Tuesday, 5 February 2019

UUIDs in MySQL are really not random

Universally Unique Identifiers (UUIDs) are great. I love how you can tell the progress of a batch job just by looking at the current UUID. If it starts with 0..., the task is less than 1/16th done. If it starts with 7d.., we're almost halfway there. At ff... we are nearing the end. The fact that you can tell this rests on two principles: 1) you sort your jobs by their uuid and 2) UUIDs are random, as in, distributed uniformly.

However, last week, I noticed a strange thing: a clearly visible pattern in the uuid column of a database table. It should be impossible, but there it was. It looked like this:

> SELECT uuid FROM example ORDER BY id;
4f95de28-0fd1-48db-ad2e-34ecd169c483
4331cb9e-1d91-11e9-be2c-45923c63e8a2
4331cc4c-1d91-11e9-be2c-45923c63e8a2
4331ccec-1d91-11e9-be2c-45923c63e8a2
4331cd7e-1d91-11e9-be2c-45923c63e8a2
c7e2f124-f6ba-4434-843f-89958a7436ec
4331ce10-1d91-11e9-be2c-45923c63e8a2
4331ce9e-1d91-11e9-be2c-45923c63e8a2
4331cf28-1d91-11e9-be2c-45923c63e8a2
4331cfaf-1d91-11e9-be2c-45923c63e8a2
4331d017-1d91-11e9-be2c-45923c63e8a2
4331d0c6-1d91-11e9-be2c-45923c63e8a2
4331d139-1d91-11e9-be2c-45923c63e8a2
4331d1a7-1d91-11e9-be2c-45923c63e8a2
4331d20e-1d91-11e9-be2c-45923c63e8a2
4331d271-1d91-11e9-be2c-45923c63e8a2
4331d2d7-1d91-11e9-be2c-45923c63e8a2
3e18f8dd-b1d3-4e16-8a81-4bdceac91772
4331d33a-1d91-11e9-be2c-45923c63e8a2
f6b8658d-846b-4418-a79c-713db516203e
4331d3a8-1d91-11e9-be2c-45923c63e8a2
4331d40d-1d91-11e9-be2c-45923c63e8a2
4331d48e-1d91-11e9-be2c-45923c63e8a2
4331d4fe-1d91-11e9-be2c-45923c63e8a2
4331d567-1d91-11e9-be2c-45923c63e8a2
4331d5cb-1d91-11e9-be2c-45923c63e8a2
4331d630-1d91-11e9-be2c-45923c63e8a2
4331d691-1d91-11e9-be2c-45923c63e8a2
14a5cb4c-f336-4240-aff3-4ffcfa8d135f
4331d6f9-1d91-11e9-be2c-45923c63e8a2
4331d762-1d91-11e9-be2c-45923c63e8a2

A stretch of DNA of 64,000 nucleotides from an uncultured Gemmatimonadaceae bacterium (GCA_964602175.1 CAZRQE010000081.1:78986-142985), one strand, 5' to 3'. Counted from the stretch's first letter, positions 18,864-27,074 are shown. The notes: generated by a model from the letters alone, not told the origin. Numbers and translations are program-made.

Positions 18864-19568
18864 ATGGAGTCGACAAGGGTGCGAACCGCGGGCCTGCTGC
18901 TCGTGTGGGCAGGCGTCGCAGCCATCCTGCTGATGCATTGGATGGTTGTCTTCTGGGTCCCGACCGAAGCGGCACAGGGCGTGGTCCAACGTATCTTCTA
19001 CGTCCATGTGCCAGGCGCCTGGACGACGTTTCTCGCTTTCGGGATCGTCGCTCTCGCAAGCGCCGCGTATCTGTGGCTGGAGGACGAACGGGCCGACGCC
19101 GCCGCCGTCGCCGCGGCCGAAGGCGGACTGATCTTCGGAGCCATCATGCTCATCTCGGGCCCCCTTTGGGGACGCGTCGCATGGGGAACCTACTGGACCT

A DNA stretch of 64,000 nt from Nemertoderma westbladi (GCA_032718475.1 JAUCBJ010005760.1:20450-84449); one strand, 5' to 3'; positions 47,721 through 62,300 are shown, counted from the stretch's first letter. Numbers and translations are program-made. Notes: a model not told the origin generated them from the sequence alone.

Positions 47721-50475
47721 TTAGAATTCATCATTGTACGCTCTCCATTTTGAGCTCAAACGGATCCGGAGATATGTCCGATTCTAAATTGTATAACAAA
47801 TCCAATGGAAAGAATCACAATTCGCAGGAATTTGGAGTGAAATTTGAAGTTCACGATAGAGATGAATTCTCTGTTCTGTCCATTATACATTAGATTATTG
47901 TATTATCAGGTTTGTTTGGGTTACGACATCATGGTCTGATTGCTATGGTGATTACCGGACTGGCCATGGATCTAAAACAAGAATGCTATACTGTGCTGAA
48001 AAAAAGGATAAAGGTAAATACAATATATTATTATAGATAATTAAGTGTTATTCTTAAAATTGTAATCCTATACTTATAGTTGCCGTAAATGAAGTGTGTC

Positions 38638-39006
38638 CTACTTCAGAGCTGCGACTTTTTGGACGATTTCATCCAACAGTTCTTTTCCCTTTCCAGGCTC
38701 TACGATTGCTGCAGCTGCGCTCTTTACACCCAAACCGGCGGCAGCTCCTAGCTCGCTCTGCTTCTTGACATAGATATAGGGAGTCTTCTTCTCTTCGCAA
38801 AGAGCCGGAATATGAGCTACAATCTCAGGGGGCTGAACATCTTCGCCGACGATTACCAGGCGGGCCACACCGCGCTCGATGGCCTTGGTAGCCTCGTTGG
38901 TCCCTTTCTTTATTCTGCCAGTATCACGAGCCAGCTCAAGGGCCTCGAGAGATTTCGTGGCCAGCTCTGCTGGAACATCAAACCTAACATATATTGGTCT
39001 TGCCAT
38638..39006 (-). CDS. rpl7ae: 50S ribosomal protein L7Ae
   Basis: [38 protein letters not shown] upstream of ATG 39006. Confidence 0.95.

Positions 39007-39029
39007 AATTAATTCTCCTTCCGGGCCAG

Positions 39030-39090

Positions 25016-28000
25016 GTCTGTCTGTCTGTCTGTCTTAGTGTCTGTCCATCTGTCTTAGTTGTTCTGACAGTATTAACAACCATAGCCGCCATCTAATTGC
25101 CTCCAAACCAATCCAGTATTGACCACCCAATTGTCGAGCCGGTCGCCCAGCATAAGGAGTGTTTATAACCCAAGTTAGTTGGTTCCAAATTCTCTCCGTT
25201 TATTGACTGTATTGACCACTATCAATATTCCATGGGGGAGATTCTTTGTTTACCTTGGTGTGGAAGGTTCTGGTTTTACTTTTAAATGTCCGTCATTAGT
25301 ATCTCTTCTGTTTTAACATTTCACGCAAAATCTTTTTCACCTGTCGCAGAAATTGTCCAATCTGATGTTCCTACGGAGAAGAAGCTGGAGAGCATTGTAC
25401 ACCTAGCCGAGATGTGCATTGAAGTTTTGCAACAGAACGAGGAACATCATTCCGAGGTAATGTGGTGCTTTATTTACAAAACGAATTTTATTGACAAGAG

4331d7c8-1d91-11e9-be2c-45923c63e8a2
4331d83d-1d91-11e9-be2c-45923c63e8a2



Hm, that is very weird. Did we maybe convert an old auto-incrementing integer column into UUIDs in a very stupid way? Did we maybe use UUID version 3 or 5? Did our library corrupt the first bits of the binary representation of the UUID? After a while, I remembered that we initialized this column like so:

UPDATE example SET uuid = UUID() WHERE uuid IS NULL;

I also remembered reading this in the MySQL documentation:
"Warning: Although UUID() values are intended to be unique, they are not necessarily unguessable or unpredictable. If unpredictability is required, UUID values should be generated some other way." 
If you are like me, you won't use UUID() for secrets after reading this (and I didn't!). If you are even more like me, you will think that this is like the difference between /dev/urandom and /dev/random and that the uniform distribution law still applies here. However, to my great surprise, the UUIDs generated by UUID() are not uniform at all! The result is that a significant portion of UUIDs in our database are not uniform:

> SELECT COUNT(*), LEFT(uuid, 1) FROM example GROUP BY LEFT(uuid, 1);
+----------+---------------+
| count(*) | LEFT(guid, 1) |
+----------+---------------+
| 1943     | 0 
            |
| 1871     | 1             |
| 1913     | 2             |
| 1843     | 3             |
| 3050     | 4             |
| 1943     | 5             |
| 1889     | 6             |
| 1866     | 7             |
| 1865     | 8             |
| 1903     | 9             |
| 1868     | a             |
| 1898     | b             |
| 1854     | c             |
| 1897     | d             |
| 1941     | e             |
| 1836     | f             |
+----------+---------------+


So, the lesson for today is: take warnings in documentation seriously. If you used UUID() for data that is supposed to be secret (like passwords), you have a serious problem, as these secrets can now be easily guessed.

Edit: read this follow-up post